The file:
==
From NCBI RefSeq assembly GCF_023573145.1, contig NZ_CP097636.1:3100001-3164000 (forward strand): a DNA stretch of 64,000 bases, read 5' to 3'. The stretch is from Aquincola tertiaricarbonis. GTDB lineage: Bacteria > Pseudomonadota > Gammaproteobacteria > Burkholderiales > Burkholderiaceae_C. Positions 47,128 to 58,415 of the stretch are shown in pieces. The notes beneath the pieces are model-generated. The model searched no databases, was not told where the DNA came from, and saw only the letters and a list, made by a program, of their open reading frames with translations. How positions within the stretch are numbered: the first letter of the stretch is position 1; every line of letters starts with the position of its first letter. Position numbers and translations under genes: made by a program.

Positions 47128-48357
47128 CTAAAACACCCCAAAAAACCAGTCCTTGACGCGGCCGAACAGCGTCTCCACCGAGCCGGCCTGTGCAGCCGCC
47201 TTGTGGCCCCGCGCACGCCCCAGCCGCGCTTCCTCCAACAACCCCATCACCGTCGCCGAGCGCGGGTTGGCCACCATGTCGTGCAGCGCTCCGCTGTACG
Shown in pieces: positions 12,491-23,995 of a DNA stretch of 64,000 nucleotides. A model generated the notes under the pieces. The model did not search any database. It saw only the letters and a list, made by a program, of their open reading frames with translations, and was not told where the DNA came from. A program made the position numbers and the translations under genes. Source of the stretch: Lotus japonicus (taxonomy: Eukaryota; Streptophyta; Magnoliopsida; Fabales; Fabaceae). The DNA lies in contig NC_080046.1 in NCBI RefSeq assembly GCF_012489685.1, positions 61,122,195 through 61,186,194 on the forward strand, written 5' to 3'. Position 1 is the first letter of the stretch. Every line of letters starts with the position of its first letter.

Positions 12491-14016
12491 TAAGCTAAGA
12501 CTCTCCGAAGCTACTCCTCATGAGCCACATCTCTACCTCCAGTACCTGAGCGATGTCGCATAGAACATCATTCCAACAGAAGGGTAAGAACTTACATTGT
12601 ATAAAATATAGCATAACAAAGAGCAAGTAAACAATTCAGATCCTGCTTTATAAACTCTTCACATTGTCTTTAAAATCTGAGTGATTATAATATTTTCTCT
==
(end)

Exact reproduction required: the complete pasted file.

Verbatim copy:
From NCBI RefSeq assembly GCF_023573145.1, contig NZ_CP097636.1:3100001-3164000 (forward strand): a DNA stretch of 64,000 bases, read 5' to 3'. The stretch is from Aquincola tertiaricarbonis. GTDB lineage: Bacteria > Pseudomonadota > Gammaproteobacteria > Burkholderiales > Burkholderiaceae_C. Positions 47,128 to 58,415 of the stretch are shown in pieces. The notes beneath the pieces are model-generated. The model searched no databases, was not told where the DNA came from, and saw only the letters and a list, made by a program, of their open reading frames with translations. How positions within the stretch are numbered: the first letter of the stretch is position 1; every line of letters starts with the position of its first letter. Position numbers and translations under genes: made by a program.

Positions 47128-48357
47128 CTAAAACACCCCAAAAAACCAGTCCTTGACGCGGCCGAACAGCGTCTCCACCGAGCCGGCCTGTGCAGCCGCC
47201 TTGTGGCCCCGCGCACGCCCCAGCCGCGCTTCCTCCAACAACCCCATCACCGTCGCCGAGCGCGGGTTGGCCACCATGTCGTGCAGCGCTCCGCTGTACG
Shown in pieces: positions 12,491-23,995 of a DNA stretch of 64,000 nucleotides. A model generated the notes under the pieces. The model did not search any database. It saw only the letters and a list, made by a program, of their open reading frames with translations, and was not told where the DNA came from. A program made the position numbers and the translations under genes. Source of the stretch: Lotus japonicus (taxonomy: Eukaryota; Streptophyta; Magnoliopsida; Fabales; Fabaceae). The DNA lies in contig NC_080046.1 in NCBI RefSeq assembly GCF_012489685.1, positions 61,122,195 through 61,186,194 on the forward strand, written 5' to 3'. Position 1 is the first letter of the stretch. Every line of letters starts with the position of its first letter.

Positions 12491-14016
12491 TAAGCTAAGA
12501 CTCTCCGAAGCTACTCCTCATGAGCCACATCTCTACCTCCAGTACCTGAGCGATGTCGCATAGAACATCATTCCAACAGAAGGGTAAGAACTTACATTGT
12601 ATAAAATATAGCATAACAAAGAGCAAGTAAACAATTCAGATCCTGCTTTATAAACTCTTCACATTGTCTTTAAAATCTGAGTGATTATAATATTTTCTCT